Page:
The Redskins – Neither Washington Nor Moscow reissue review

Dark times. A far right ruling party who exist to defend the establishment at all costs. A leader without a conscience intent on subjugating the nation’s people. A sycophantic fifth column that cascades propoganda and opinion like it was the truth.

Sound familiar? well, actually this description fits the Britain of the early 1980’s, a time in which the fabric of society was being just as gleefully ripped apart by Etonite sociopaths as it has been over the last five years. Then however music was a cornerstone in the fight to give the disenfranchised a voice – The Specials Ghost Town the most prominent blow – but outsiders in their own movement, The Redskins were revolutionaries who took on the capitalist machine from under its own skin.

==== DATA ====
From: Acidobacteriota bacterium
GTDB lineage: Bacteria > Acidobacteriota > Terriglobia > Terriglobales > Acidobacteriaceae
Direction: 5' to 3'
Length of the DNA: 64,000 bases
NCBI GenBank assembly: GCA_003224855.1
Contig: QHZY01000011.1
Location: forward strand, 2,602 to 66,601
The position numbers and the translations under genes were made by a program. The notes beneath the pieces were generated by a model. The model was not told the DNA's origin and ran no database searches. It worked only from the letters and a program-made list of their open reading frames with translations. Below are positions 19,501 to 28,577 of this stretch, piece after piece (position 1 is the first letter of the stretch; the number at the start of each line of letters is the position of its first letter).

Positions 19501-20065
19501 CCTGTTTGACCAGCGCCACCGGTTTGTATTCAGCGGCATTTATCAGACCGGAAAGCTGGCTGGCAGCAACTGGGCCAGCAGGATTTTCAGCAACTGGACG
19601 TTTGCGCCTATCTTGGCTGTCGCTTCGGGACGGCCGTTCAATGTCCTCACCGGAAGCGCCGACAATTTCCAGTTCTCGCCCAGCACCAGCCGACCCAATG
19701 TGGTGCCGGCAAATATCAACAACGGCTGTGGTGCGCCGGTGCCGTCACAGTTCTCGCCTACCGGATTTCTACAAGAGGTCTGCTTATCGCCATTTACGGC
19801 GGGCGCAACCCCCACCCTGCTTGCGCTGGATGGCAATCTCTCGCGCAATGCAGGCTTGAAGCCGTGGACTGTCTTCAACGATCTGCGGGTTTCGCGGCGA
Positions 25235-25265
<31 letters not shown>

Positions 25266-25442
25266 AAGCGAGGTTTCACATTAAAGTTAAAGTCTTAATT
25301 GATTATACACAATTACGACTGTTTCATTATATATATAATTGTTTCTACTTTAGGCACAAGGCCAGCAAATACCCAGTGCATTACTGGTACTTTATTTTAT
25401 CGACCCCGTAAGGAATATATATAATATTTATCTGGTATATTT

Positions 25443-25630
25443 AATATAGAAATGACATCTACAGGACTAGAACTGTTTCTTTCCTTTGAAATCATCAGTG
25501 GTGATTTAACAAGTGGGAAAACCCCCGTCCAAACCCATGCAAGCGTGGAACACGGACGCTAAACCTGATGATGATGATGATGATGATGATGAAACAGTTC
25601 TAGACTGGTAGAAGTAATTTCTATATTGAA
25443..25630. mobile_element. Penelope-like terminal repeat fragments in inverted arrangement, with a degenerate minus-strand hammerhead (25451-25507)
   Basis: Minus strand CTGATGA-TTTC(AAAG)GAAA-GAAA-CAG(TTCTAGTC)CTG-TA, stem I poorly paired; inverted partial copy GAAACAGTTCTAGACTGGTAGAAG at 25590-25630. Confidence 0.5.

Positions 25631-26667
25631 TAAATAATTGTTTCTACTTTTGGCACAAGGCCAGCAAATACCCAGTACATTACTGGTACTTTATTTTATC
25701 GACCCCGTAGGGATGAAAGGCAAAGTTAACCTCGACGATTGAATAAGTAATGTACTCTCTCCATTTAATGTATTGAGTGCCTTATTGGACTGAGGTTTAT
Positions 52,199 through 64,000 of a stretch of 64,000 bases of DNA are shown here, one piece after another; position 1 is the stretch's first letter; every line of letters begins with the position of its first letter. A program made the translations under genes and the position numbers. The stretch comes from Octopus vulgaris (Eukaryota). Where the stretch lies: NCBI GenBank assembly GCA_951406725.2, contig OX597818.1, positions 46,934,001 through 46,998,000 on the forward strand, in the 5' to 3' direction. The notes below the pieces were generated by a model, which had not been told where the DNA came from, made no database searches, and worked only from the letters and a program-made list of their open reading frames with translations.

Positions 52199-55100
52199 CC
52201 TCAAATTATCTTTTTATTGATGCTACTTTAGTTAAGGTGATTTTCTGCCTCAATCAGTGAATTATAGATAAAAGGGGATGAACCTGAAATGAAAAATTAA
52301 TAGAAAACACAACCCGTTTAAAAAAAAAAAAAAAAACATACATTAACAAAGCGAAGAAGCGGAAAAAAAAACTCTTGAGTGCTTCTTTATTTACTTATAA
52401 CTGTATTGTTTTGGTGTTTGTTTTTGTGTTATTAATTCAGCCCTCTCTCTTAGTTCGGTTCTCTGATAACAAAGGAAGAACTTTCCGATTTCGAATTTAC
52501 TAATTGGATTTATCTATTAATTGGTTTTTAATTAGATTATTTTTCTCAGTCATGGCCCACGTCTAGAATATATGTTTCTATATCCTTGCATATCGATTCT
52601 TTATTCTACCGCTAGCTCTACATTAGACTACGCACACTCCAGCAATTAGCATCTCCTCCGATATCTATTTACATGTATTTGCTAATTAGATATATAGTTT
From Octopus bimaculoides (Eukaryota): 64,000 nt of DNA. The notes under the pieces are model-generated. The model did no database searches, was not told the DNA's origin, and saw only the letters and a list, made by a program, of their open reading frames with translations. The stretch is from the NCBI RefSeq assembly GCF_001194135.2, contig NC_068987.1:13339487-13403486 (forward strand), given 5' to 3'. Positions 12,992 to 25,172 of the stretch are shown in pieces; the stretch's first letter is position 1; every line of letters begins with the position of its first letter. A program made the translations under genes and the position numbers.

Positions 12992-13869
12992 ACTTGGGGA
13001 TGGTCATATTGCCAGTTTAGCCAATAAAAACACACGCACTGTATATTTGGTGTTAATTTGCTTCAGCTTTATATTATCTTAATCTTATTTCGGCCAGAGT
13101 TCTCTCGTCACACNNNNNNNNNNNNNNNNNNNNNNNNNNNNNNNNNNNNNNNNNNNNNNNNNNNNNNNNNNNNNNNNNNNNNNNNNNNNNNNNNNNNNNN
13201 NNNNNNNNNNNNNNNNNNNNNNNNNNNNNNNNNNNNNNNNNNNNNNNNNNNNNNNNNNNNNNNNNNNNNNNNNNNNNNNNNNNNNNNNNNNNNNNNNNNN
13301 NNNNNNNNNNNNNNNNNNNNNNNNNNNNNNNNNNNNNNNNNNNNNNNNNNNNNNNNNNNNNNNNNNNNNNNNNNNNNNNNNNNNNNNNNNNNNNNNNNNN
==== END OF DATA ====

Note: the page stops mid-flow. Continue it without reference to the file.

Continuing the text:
Fronted by motormouthed polemicist Chris Dean, the trio astutely sugared their ideology by playing music which threaded soul, punk, rock and roll and blues; their famous ambition was to ‘sing like The Supremes and walk like The Clash’.

Released in 1986, Neither Washington Nor Mosow was the trio’s only album after the predictably disastrous excercise of signing to a major label. Now reissued authoritatively with tons of additional live, session, remix and previously unreleased material thrown in, songs like Keep On Keeping On, Kick Over The Statues and the exhortation to striking miners Hold On not only still sound great – but also have an eerie resonance, even in today’s post industrial times.

You can read a full review here.

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